Direct-to-consumer (DTC) brands invested a collective $3.8 billion in television ads in 2018, a 60 percent increase from 2017, according to the Video Advertising Bureau’s (VAB) report, “Direct Outcomes: Analyzing the ‘Big Bets’ DTC Brands are Making on TV.”

VAB surveyed 125 brands across 52 categories to determine how television impacted consumer action across all stages of purchasing in their DTC market and helped these brands cultivate their primary marketing goals—customer retention and acquisition.

Due to different business lifecycles, VAB divided the DTC brands surveyed into two categories—emerging brands and expanding brands—and measured the success of their television advertising via digital interactions, website traffic, and revenues.

According to the report, brands tap into television ads because social media-driven strategies, while still a significant part of the approach, present issues like high cost, inability to accurately scale audience, and ad saturation. With television advertising, on the other hand, these DTC brands have seen subscriber growth, increased valuations, IPO issuances, and more raised funding.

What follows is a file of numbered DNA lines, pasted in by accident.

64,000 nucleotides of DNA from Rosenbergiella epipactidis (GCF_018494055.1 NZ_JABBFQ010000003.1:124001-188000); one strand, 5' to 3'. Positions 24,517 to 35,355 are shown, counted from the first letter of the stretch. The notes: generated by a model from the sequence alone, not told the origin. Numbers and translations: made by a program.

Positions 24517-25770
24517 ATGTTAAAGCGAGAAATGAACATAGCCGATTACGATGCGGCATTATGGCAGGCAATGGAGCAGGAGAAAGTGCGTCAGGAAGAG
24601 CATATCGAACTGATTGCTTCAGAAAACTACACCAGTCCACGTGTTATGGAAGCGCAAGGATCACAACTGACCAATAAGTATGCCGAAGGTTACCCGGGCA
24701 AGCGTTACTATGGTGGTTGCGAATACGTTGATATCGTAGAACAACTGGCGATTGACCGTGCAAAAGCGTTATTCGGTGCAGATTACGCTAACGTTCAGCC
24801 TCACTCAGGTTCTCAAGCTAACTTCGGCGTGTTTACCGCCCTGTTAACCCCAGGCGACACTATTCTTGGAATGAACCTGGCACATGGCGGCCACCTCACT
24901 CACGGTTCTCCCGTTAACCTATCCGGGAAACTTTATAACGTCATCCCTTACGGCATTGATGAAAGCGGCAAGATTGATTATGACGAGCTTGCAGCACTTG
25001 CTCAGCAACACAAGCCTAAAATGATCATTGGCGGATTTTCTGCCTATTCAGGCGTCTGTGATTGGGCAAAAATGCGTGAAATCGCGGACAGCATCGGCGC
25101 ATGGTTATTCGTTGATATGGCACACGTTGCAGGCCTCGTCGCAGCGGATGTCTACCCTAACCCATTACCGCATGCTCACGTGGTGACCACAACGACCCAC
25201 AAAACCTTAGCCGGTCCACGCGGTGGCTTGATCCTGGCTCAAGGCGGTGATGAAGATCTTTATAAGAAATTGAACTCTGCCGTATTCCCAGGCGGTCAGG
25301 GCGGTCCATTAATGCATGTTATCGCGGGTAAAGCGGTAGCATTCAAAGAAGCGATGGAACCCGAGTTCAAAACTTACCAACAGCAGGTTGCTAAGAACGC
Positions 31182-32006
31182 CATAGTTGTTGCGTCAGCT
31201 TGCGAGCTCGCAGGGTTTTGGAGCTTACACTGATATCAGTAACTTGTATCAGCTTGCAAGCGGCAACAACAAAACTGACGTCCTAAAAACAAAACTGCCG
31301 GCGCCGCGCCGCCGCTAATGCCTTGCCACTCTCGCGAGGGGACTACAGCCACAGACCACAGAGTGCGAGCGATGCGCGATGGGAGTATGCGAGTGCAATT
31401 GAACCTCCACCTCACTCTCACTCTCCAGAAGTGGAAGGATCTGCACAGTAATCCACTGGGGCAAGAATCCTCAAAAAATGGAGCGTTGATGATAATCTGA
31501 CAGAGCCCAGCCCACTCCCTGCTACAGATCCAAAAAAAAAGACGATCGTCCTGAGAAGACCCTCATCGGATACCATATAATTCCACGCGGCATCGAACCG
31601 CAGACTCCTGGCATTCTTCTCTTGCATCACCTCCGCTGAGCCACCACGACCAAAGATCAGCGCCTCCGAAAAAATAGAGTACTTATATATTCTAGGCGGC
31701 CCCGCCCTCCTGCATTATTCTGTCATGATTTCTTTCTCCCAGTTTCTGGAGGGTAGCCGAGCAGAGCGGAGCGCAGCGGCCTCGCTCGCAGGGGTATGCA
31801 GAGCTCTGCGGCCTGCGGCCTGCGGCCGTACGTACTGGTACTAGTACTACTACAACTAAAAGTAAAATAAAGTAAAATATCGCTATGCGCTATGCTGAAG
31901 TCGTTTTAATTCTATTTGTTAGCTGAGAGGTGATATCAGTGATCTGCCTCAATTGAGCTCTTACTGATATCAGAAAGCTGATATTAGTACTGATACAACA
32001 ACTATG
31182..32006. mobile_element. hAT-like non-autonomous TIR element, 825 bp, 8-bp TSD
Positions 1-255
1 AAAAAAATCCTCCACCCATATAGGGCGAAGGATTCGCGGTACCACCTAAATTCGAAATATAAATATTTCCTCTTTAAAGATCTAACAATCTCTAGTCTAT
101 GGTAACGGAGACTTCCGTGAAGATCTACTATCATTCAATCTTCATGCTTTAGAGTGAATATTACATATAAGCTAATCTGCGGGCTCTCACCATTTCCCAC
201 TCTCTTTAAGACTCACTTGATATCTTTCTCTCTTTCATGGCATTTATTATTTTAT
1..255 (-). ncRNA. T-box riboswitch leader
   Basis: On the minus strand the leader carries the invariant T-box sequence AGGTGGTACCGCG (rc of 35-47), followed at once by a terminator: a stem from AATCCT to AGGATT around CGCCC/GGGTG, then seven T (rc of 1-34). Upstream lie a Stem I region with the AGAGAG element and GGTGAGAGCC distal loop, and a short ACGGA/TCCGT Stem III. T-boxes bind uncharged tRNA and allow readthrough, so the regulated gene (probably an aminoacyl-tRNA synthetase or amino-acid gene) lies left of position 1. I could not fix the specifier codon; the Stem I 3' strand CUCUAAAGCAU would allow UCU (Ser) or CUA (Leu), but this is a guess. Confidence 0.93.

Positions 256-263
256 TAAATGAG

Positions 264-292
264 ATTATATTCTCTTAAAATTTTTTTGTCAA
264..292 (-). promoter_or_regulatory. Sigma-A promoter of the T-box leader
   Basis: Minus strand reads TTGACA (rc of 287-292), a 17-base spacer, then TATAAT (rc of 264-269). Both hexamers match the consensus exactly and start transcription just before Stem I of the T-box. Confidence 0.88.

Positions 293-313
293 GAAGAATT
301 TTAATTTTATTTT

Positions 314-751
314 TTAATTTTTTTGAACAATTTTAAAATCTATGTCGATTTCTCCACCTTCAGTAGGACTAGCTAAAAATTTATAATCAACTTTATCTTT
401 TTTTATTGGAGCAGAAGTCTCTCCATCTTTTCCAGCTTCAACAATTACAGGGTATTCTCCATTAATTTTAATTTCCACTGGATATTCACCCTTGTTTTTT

The emerging DTC brands—Poshmark, Lyft, Etsy, Dermstore— surveyed in the report, contributed $1.4 billion to the television ad marketplace in 2018, a 167 percent increase from 2017. Those same brands experienced double- or triple-digit lifts in online search queries and non-paid online video views related to their ads as a result of investing more on television marketing. They also saw an “84 percent increase in their unique website traffic during their television launch month and a 93 percent average monthly increase from launch month to present day.” For underwear brand ThirdLove, its first television ad increased sales revenues by 100 percent from 2017 to 2018.

Among the expanding DTC brands that VAB surveyed are Casper, Uber, Grubhub, and Wayfair, who collectively spent $2.4 billion on television in 2018. VAB’s findings show an 80 percent correlation between television spend and website traffic for these brands that have a continual advertising presence. When it increased its television spend, Peloton’s sales revenue spiked 106 percent in 2018 YoY.

The report is contrasted by eMarketer findings from earlier this year that predict all forms of traditional ad spending, including television, will drop by 2.2 percent, bringing television ad spending revenue to $70.83 billion. Digital ad spending, the most prominent form being mobile, in the US is projected to be $129.34 billion, according to eMarketer.